Tuesday, 19 May 2009

THE EMBARRASSMENT OF BEING A POLITICIAN

I came into politics to do things not to be something. A good income (and these days a VERY good income) is a welcome change after years of debt and forsaken career opportunities, but it doesn't provide my motivation. I would do the job for half as much.

I don't expect to be popular, except perhaps with party members; I've been hearing people say "you politicians are all the same, out for what you can get," for 35 years now. But I do like people thinking that the position I hold should be given a grudging degree of respect. Outright scorn I really can do without, especially as my conscience is pretty clean and I know that I have declined opportunities taken by other MEPs to make shedloads of money.

Yesterday I was touring the North West by train, stopping at stations for a quick photocall with party members while displaying my "MEPs' expenses - Make them Open and Honest" petition. At each halt I was happy to tell colleagues how relieved I was that when a journalist phoned to ask about expenses I didn't need to cower in fear because they usually started with the words "we hear you are one of the reformers...."

But it's a sad day when I am embarrassed to be in the company of someone displaying party colours ("Look mum, there's a politician!). But I was. Joined by my fellow candidate Neil Corlett, who was (bravely) sporting a yellow rosette like every candidate proud of their party should have the confidence to do, I behaved like Peter disowning Jesus, manoeuvring him into positions where he was least likely to be seen, or so that I was best able to pose as being entirely independent of the "looney" on the same station platform.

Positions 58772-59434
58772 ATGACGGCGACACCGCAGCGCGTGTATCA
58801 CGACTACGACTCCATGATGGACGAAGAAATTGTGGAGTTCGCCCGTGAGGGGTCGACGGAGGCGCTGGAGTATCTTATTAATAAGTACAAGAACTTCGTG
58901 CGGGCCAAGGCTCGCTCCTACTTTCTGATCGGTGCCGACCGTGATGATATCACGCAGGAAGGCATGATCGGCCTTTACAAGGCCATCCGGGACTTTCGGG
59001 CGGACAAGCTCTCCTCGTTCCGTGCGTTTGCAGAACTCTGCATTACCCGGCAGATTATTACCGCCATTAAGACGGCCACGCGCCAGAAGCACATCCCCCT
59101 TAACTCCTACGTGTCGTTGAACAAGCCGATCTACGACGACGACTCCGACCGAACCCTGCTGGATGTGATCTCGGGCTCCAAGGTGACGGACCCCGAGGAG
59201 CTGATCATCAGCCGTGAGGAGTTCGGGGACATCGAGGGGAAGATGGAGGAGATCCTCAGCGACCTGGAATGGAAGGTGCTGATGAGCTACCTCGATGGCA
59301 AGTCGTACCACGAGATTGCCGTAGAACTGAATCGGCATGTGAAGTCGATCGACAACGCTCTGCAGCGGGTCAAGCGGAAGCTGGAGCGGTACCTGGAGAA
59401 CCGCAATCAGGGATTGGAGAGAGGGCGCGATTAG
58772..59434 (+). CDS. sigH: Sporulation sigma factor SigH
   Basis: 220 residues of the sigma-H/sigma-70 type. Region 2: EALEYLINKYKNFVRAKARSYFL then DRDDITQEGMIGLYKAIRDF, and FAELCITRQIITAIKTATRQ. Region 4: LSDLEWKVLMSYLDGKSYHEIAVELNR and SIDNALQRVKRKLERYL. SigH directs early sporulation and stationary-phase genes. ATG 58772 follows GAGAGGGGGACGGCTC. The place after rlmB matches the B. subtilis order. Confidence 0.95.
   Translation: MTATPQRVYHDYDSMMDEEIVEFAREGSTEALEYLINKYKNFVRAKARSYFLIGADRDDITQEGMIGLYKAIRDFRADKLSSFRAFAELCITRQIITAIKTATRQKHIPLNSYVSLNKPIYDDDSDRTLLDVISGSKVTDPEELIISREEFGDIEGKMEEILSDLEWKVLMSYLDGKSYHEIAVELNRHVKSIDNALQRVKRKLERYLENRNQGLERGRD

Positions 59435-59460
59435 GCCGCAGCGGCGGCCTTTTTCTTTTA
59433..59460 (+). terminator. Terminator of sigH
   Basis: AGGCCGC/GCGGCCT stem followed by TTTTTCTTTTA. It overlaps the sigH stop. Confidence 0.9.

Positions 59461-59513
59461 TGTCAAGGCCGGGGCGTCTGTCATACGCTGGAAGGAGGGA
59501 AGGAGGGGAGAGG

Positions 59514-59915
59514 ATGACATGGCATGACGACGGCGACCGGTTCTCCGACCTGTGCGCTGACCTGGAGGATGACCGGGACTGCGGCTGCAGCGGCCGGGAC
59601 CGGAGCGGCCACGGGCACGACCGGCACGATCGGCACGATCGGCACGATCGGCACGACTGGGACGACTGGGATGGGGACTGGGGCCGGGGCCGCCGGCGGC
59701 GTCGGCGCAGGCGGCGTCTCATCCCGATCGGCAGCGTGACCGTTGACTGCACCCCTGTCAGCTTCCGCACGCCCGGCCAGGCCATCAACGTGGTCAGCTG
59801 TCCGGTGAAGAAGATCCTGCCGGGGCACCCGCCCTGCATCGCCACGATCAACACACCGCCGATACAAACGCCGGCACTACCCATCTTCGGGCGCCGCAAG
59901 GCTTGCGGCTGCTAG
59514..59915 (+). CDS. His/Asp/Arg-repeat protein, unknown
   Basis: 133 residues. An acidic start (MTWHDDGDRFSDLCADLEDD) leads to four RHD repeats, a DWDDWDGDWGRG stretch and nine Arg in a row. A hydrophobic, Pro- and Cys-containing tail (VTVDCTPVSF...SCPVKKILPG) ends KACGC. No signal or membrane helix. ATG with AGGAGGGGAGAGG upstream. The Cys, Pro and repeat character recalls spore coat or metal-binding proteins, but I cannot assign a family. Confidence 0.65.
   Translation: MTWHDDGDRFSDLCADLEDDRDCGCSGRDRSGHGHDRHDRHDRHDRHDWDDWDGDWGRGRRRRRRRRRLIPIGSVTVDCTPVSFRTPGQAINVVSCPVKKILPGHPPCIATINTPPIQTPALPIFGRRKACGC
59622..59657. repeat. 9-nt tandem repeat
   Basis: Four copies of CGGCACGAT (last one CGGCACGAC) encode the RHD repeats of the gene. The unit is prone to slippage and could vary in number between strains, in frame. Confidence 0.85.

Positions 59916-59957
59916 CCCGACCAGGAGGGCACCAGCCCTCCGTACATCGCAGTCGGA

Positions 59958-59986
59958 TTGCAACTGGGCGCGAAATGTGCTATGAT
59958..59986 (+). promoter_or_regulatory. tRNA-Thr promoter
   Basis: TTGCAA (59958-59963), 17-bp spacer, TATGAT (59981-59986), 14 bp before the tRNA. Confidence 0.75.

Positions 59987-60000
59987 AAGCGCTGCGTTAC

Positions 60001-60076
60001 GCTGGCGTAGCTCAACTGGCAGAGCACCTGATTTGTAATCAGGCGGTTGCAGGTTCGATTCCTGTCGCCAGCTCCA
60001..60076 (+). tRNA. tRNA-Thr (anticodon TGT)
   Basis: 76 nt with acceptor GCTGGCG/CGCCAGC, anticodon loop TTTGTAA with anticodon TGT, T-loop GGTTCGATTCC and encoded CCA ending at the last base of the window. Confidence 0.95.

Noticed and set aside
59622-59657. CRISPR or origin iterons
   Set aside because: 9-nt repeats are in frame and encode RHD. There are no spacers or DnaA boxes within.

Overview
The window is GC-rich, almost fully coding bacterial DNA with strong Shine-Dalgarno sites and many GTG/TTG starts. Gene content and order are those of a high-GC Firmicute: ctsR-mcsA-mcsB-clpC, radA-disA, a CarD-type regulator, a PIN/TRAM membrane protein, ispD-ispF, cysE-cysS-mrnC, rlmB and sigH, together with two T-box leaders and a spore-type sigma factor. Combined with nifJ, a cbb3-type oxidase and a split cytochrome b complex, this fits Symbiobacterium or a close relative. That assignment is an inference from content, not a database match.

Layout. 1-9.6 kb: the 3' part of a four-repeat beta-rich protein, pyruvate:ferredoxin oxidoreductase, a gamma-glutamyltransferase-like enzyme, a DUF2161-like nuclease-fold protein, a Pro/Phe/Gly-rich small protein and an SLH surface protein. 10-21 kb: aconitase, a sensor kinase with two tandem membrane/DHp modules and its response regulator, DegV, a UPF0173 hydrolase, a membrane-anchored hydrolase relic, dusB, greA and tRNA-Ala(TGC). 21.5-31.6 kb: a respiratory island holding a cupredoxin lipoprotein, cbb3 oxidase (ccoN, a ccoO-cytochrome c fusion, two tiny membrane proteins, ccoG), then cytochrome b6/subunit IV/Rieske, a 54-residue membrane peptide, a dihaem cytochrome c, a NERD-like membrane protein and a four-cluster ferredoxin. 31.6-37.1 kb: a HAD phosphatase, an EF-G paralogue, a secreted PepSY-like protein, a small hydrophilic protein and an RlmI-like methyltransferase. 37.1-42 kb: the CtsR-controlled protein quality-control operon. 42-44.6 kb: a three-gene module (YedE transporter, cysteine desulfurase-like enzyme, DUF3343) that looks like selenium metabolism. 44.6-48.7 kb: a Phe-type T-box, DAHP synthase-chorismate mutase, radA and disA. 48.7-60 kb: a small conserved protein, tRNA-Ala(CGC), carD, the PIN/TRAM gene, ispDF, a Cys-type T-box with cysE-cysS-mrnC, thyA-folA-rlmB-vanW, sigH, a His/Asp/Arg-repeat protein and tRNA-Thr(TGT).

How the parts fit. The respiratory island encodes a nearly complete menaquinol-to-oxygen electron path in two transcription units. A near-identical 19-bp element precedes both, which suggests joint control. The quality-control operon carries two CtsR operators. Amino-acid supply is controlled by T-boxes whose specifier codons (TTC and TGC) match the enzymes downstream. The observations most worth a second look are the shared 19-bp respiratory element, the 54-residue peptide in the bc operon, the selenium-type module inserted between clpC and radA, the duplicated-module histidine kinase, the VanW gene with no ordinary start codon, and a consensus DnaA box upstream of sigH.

2 comments:

Barrie Wood said...

Chris,

I am withdrawing from political activity temporarily as it is not possible right now to engage with people in a positive fashion. That we are, on the whole, not as bad as the other two main options is not a rallying call to the masses is it ?

Look on LibDem Blogs aggregated and the discussion of who the next speaker might be. People in Rochdale, Torquay, Liverpool or wherever don't give a stuff about this. Activists, let alone elected personnel, are often so out of touch with what 'real people' are talking about - this is but one example.

Julian H said...

"I would do the job for half as much."Really? There are lots of charities that would like to see the proof of that pudding!